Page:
Vivendi Is Said to Consider Triumvirate to Run Telecom ItaliaBy , , and
Recchi could see power increased, Genish may run operations
Vivendi CEO to meet Cattaneo as soon as today on dispute
Vivendi SA is considering using its board clout at Telecom Italia SpA to install a trio of executives to manage the phone company if it can’t resolve differences with Chief Executive Officer Flavio Cattaneo, according to people familiar with the matter.
Under the plan, Vivendi Chief Convergence Officer Amos Genish would oversee Italy’s largest carrier on the operating side, while Telecom Italia Deputy Chairman Giuseppe Recchi would see his powers increased, with a focus on relationships with Italian regulators, said the people, who asked not to be named because talks are private. Both would work with Telecom Italia Executive Chairman Arnaud de Puyfontaine, who is also Vivendi’s CEO, they said.
The French media company led by Chairman Vincent Bollore has taken a more active role in managing Telecom Italia since gaining a majority of board seats earlier this year -- despite owning only a 24 percent stake -- and naming De Puyfontaine chairman. Vivendi’s growing influence has been met with resistance from Cattaneo, and the relationship has frayed. Vivendi executives are also concerned his combative style has damaged relations with the government at a time when the phone carrier is seeking to win broadband contracts in rural communities.
Vivendi, which is Telecom Italia’s largest shareholder, controls 10 of the 15 board seats. Executives there, who are trying to put together a dominant media group in Southern Europe, have become frustrated with a CEO who sometimes bucks instructions from Paris. Cattaneo also hasn’t succeeded in boosting Telecom Italia stock. It’s dropped 16 percent during his tenure, though he has overseen domestic cost-cutting and wrung more revenue from broadband investments.
While Cattaneo could still reach agreement to continue to stay on as CEO, his comments on the matter Tuesday -- denying any tensions and stressing his independence -- served to further anger Vivendi executives, according to the people. Bloomberg News reported on Friday that Cattaneo was negotiating a possible exit after his dispute with Vivendi escalated.
Vivendi may change the governance of the Italian company to avoid having too much power given to a single executive, though management structure is still being evaluated, the people said. While a deadline to resolve the issue has been set by the end of this week, De Puyfontaine was going to Rome as early as Tuesday to discuss the situation with Cattaneo, one of the people said.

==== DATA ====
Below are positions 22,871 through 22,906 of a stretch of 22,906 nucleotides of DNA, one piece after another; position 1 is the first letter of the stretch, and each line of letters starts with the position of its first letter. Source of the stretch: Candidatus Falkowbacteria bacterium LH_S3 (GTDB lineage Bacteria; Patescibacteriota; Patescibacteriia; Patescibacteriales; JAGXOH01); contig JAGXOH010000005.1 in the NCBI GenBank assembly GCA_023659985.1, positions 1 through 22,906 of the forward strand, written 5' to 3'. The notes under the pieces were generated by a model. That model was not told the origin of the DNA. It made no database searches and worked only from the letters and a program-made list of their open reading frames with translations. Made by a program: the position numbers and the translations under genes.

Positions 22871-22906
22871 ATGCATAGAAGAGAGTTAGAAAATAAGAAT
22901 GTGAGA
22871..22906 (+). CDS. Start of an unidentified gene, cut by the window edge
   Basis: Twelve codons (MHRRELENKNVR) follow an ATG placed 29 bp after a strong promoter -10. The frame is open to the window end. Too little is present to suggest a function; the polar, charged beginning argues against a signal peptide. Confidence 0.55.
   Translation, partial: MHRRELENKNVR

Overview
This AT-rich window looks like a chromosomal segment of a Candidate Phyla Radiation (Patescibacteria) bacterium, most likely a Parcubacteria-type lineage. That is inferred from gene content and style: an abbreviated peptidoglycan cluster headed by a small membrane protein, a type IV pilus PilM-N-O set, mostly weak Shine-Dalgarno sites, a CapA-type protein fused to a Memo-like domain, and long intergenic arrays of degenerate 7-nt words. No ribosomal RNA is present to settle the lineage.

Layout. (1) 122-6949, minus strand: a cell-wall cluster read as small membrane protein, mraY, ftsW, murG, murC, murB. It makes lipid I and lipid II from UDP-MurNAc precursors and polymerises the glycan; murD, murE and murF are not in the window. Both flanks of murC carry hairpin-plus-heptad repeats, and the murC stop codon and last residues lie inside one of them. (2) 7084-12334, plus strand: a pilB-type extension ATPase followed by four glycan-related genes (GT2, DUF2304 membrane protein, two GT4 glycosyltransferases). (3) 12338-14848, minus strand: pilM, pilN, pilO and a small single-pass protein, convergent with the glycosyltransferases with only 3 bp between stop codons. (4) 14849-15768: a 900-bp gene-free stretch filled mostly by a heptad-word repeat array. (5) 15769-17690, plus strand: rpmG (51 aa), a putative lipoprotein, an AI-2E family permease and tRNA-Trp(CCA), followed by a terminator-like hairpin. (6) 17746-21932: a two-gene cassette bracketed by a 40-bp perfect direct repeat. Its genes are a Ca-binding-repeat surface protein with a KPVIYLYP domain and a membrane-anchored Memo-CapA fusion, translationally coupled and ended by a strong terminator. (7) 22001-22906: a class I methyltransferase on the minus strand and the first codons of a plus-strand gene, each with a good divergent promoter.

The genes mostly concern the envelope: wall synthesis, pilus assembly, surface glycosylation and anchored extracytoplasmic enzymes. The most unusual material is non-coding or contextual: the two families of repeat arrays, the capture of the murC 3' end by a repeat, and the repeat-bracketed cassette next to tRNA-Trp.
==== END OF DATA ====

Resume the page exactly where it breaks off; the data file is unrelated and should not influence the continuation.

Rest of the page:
Representatives for Vivendi and Telecom Italia declined to comment. Cattaneo didn’t immediately respond to a request for comment placed through Telecom Italia.
The conflict with Cattaneo is another distraction for Vivendi, which is already battling with former Prime minister Silvio Berlusconi’s family over the control of broadcaster Mediaset SpA.
Cattaneo, a media-industry veteran, was hired in March 2016 with Vivendi’s support and a mission to revitalize the former monopoly. His aggressive cost-cutting style has created tensions inside the company, with hundreds of managers moved to Rome from Milan and Turin, one of the people said.
In the last few weeks, Cattaneo and Telecom Italia clashed with the Italian government over telecommunications coverage in rural areas. The government engaged Open Fiber, a joint venture between Italy’s state lender CDP and Enel SpA, to build a new national fiber network. Cattaneo, 54, may leave Telecom Italia after reporting first-half results on July 27, two of the people said.
While Recchi may have the Italian title of “amministratore delegato,” which translates as chief executive in English, Genish would be the effective day-to-day manager running the business, two of the people said. Appointing Genish, a Brazilian, as general manager would be less politically problematic than naming him CEO, they said. Genish has a successful track record, most recently as CEO of Telefonica SA’s Brazilian unit. Before that, he was co-founder and head of GVT Holding SA, a Brazilian telecommunications company that was controlled by Vivendi for a time.
Cattaneo’s contract calls for him to get about 40 million euros ($45.6 million) in shares and cash if he leaves the company while it’s on track to beat its 2018 financial targets, according to a “special award” clause he arranged when he was hired. The bonus is linked to targets for boosting operating profit and cutting expenses and debt.
Telecom Italia rose as much as 2.4 percent to 81 cents on Tuesday after Cattaneo, speaking at an event in Rome, denied any tension with Vivendi and said he planned to stay until his contract expires in 2020. The stock later fell as much as 0.8 percent to 78.5 cents after Bloomberg reported that Vivendi is considering a new management structure.
"I am fine at Telecom and I don’t have any tension with either shareholders, the board or the chairman," Cattaneo said in comments confirmed by the company. “I’ve always acted in the best interest of the company and of all its shareholders granting independence and respecting all corporate and Italian laws."